Temple of Veiovis
The Temple of Veiovis in ancient Rome was the temple of the god Veiovis.
The temple was sited in the saddle of ground "inter duos lucos", between two sacred groves, one on the Arx and one on the Capitolium (the two peaks of the Capitoline Hill). The statue of the god stood next to a statue of a goat. In the same area was also situated the Asylum, where, legend has it, Romulus extended hospitality to fugitives from other parts of the Latium region, in order to populate the new city which he founded, with political refugees, escaped slaves, Latins and Etruscans, and, as Florus has it, Phrygians and Arcadians.
Its construction was vowed in 200 BC by the praetor Lucius Furius Purpurio in the Battle of Cremona during the war against the Boii, and then dedicated in 192 BC by Quintus Marcius Ralla.
thumb The remains of a temple were excavated in 1939 under Benito Mussolini, during the excavation underneath Piazza del Campidoglio for the creation of the Gallery Junction. This may now be seen in the tabularium under the Capitoline Museums. It had been saved by being superimposed underneath the foundation of later buildings on the site on the Capitoline Hill. It was identified as the temple of Veiovis from the ancient sources and from the discovery of a marble cult statue in its cella. The sources state that his statue had a beardless head and carried a bundle of arrows in his right hand.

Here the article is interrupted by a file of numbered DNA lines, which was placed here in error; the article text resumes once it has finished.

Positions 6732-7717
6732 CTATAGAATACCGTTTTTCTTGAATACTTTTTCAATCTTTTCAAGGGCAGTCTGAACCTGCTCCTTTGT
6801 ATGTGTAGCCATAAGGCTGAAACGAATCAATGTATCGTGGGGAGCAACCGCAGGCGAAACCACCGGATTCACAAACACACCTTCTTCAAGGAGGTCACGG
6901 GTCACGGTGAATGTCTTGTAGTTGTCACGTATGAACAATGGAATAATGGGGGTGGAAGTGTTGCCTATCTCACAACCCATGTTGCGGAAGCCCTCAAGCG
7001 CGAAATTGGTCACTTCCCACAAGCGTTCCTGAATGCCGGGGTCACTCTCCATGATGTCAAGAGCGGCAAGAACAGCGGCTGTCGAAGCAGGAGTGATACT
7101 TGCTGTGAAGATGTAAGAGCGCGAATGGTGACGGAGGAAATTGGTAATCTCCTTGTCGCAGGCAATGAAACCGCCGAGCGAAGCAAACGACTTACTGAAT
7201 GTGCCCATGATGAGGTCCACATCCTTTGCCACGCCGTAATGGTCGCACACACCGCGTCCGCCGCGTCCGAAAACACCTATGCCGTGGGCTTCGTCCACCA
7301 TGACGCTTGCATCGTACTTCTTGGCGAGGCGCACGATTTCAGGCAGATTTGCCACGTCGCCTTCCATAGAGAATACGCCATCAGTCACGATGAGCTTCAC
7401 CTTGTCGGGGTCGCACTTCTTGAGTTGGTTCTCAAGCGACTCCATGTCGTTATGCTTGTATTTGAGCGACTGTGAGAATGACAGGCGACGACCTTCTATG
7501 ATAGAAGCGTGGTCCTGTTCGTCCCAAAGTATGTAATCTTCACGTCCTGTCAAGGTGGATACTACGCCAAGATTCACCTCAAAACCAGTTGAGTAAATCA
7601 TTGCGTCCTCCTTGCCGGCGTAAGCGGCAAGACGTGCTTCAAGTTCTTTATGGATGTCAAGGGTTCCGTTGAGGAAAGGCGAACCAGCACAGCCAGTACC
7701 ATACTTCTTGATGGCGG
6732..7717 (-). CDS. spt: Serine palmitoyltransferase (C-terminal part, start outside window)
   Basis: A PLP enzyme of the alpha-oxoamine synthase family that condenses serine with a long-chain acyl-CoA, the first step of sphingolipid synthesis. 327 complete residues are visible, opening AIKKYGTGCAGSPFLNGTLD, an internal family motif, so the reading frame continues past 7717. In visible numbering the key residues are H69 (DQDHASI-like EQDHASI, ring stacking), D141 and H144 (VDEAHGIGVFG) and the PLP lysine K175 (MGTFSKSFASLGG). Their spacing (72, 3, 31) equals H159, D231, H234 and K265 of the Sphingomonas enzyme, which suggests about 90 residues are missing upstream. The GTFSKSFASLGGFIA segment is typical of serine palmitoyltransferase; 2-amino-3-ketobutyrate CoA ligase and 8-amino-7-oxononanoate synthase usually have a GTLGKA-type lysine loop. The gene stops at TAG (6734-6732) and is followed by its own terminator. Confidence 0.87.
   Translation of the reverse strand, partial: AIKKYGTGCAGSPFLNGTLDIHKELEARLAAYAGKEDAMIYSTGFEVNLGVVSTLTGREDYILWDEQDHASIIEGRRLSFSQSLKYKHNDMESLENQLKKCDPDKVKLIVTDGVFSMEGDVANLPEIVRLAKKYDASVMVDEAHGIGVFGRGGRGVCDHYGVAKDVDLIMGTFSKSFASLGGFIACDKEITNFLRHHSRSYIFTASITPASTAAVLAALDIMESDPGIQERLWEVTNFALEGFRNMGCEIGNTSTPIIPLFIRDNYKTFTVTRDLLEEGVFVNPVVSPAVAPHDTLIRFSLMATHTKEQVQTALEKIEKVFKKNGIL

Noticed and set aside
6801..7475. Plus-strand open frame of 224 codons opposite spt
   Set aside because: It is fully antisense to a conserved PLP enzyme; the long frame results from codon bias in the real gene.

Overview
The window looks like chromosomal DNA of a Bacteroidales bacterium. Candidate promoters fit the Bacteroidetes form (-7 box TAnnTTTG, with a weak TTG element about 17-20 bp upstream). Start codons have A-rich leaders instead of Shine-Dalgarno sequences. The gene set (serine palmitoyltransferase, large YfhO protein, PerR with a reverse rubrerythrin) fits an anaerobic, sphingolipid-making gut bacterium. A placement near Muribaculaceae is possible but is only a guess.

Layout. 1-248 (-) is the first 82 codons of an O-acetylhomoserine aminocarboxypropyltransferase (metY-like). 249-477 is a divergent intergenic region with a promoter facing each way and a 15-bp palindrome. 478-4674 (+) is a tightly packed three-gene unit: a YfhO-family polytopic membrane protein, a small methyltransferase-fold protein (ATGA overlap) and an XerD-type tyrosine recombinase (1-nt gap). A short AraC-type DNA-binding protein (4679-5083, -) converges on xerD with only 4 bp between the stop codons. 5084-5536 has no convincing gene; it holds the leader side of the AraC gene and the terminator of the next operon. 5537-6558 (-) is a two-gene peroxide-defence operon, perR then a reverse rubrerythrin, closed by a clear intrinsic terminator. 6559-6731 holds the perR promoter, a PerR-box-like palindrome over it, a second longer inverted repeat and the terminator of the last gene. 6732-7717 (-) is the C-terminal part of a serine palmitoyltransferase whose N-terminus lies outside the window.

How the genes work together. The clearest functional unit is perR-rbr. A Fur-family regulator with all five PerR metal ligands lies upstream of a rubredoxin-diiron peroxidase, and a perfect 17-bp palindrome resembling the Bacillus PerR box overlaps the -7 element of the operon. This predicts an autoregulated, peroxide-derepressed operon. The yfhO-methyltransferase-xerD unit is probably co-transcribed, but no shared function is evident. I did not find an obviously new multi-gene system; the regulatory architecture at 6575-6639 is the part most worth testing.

The chief feature of this temple, and one which is not shared by many other Roman buildings – probably on account of the very limited space available – is the transversally-elongated cella, whose width is almost double its depth (15 x 8.90 metres). The temple's high podium has a lime-and-mortar internal nucleus lined with travertine marble, the same stone that was used to pave the temple court. The façade runs in line with the road that climbed up from the Clivus Capitolinus, and features a pronaos with four pillars in the central part preceded by a flight of steps.
Three distinct building phases have been identified, the last of which has been dated to the first quarter of the 1st century BC and is linked with the building of the Tabularium. The temple was then restored by emperor Domitian with the addition of brick pillars and coloured marble lining the floor and cella walls.